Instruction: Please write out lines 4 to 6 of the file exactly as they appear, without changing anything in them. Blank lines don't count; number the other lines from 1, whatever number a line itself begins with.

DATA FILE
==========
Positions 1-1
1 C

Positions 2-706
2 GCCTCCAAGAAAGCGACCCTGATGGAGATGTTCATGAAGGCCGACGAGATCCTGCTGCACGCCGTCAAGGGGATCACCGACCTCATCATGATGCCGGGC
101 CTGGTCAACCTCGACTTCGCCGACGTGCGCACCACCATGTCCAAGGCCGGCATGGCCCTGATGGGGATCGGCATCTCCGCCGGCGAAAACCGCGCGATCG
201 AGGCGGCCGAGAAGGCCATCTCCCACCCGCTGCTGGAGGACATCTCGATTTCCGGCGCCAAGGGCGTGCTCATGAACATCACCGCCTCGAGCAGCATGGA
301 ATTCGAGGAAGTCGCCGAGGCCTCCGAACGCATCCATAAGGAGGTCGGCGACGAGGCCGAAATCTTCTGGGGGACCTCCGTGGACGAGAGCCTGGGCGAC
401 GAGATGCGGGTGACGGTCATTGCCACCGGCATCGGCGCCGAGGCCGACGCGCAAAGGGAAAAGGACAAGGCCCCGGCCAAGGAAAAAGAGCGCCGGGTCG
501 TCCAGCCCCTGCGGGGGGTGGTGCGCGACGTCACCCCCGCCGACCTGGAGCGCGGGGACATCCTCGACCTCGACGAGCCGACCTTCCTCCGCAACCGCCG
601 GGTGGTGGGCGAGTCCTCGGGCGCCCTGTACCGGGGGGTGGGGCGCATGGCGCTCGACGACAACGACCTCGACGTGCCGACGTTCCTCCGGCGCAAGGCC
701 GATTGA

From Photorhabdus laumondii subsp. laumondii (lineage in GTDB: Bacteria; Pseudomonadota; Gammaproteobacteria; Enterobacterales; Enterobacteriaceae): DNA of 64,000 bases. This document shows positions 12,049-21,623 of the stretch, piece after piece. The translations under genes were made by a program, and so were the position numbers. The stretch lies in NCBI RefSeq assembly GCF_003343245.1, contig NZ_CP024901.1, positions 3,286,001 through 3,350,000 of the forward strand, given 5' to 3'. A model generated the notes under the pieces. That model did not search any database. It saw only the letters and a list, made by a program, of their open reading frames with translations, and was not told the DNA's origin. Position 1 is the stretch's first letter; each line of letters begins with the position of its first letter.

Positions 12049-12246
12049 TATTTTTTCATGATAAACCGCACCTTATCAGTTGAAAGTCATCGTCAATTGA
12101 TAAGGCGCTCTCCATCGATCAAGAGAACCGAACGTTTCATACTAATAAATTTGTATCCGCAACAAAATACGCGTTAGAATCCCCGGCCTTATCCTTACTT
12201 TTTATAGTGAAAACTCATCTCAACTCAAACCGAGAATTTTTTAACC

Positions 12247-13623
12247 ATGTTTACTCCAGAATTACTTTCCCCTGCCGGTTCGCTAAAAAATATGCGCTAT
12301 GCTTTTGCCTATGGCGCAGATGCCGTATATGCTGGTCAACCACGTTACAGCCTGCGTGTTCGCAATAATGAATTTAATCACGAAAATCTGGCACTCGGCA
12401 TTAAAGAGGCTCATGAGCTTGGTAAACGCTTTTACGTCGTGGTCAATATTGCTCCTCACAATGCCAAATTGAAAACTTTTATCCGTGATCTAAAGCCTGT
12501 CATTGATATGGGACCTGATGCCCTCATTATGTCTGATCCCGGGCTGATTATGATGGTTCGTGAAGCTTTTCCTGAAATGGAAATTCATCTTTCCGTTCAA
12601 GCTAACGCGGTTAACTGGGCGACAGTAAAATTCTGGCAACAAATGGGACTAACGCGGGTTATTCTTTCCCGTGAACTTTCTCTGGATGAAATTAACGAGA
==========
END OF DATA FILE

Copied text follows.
2 GCCTCCAAGAAAGCGACCCTGATGGAGATGTTCATGAAGGCCGACGAGATCCTGCTGCACGCCGTCAAGGGGATCACCGACCTCATCATGATGCCGGGC
101 CTGGTCAACCTCGACTTCGCCGACGTGCGCACCACCATGTCCAAGGCCGGCATGGCCCTGATGGGGATCGGCATCTCCGCCGGCGAAAACCGCGCGATCG
201 AGGCGGCCGAGAAGGCCATCTCCCACCCGCTGCTGGAGGACATCTCGATTTCCGGCGCCAAGGGCGTGCTCATGAACATCACCGCCTCGAGCAGCATGGA